For a band to call themselves Soft Machine Legacy they need to be able to bring some strong magic to the table. In John Etheridge, John Marshall and Roy Babbington you have alumni from the mid-70’s period, Babbington taking over from the late Hugh Hopper and Etheridge taking the baton from Alan Holdsworth while Theo Travis took over in Legacy from Elton Dean and has a history that includes 10 years as bandleader and 3 albums with Robert Fripp – is anyone more entitled to the name then these guys are – in fact, as Travis said, they could have legitimately called themselves Soft Machine but chose to take one step away from that classic moniker.

It almost goes without saying that the album is brilliant. This is modern British Jazz without reservation and without any attempt to ingratiate itself with the American or Japanese jazzers. Etheridge’s electric guitar is complex and fluid, avoiding the clichés that bedevil lesser artists while Travis playing is simply superb whether he is playing Tenpr Sax, Flute or the Fender Rhodes. Roy Babbington has long been held up as one of Britain’s most consistent and original bassists and John Marshall’s reputation as an understated but driving percussionist is well proven here.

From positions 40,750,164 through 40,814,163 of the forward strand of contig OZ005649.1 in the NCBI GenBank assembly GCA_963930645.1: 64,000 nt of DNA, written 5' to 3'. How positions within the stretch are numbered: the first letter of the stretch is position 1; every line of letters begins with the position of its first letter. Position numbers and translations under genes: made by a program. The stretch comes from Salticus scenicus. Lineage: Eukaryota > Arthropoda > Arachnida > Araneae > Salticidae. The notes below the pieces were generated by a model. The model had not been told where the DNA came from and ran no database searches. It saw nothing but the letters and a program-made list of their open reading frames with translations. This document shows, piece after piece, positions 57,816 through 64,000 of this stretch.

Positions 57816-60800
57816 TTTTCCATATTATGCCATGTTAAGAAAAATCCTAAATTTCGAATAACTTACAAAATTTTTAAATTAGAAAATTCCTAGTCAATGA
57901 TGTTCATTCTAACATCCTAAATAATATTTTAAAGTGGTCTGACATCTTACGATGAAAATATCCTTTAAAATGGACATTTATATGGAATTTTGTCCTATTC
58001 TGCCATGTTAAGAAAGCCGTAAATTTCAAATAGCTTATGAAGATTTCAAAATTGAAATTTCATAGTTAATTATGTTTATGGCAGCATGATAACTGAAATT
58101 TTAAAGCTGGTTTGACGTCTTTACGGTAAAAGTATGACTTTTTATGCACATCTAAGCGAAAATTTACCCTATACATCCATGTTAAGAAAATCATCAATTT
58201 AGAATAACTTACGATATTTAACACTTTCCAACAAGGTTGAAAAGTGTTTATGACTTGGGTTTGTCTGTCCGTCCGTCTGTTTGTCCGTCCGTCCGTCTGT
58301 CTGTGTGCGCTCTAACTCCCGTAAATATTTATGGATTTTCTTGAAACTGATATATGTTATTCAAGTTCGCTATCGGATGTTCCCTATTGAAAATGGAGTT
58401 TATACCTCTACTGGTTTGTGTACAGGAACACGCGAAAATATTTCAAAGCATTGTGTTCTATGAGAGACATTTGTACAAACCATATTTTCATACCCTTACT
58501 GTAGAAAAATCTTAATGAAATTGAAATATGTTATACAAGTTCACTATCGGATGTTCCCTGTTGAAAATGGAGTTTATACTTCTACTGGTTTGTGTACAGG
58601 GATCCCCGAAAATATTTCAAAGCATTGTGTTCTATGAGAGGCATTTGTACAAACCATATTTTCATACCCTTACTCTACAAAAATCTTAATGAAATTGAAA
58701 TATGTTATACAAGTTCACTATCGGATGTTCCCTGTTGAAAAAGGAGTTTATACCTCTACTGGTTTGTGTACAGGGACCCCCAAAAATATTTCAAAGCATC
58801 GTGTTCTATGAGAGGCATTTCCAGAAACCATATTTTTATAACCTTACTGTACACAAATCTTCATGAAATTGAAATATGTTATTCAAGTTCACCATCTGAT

The title track starts with sparse Fender Rhodes and develops the theme by brining in the guitar and horn lines and sets a tone for the album to come. Travis playing all through the album is cool and leaves room around for the other musicians to weave their work in and away.
The sleazy raunch of ‘Pie Chart’ sets against the coolness of ‘Going Somewhere Canorous?’ and the rendition of Hugh Hopper’s ‘Kings and Queens’ takes the number to new places of delicacy and gentility with wonderful flute playing from Travis.

There doesn’t seem to be a number here that couldn’t be played live but neither could you imagine these numbers being created or performed by any other set of musicians.

The best yet from Soft Machine Legacy and showing that British Jazz is still alive and vibrant.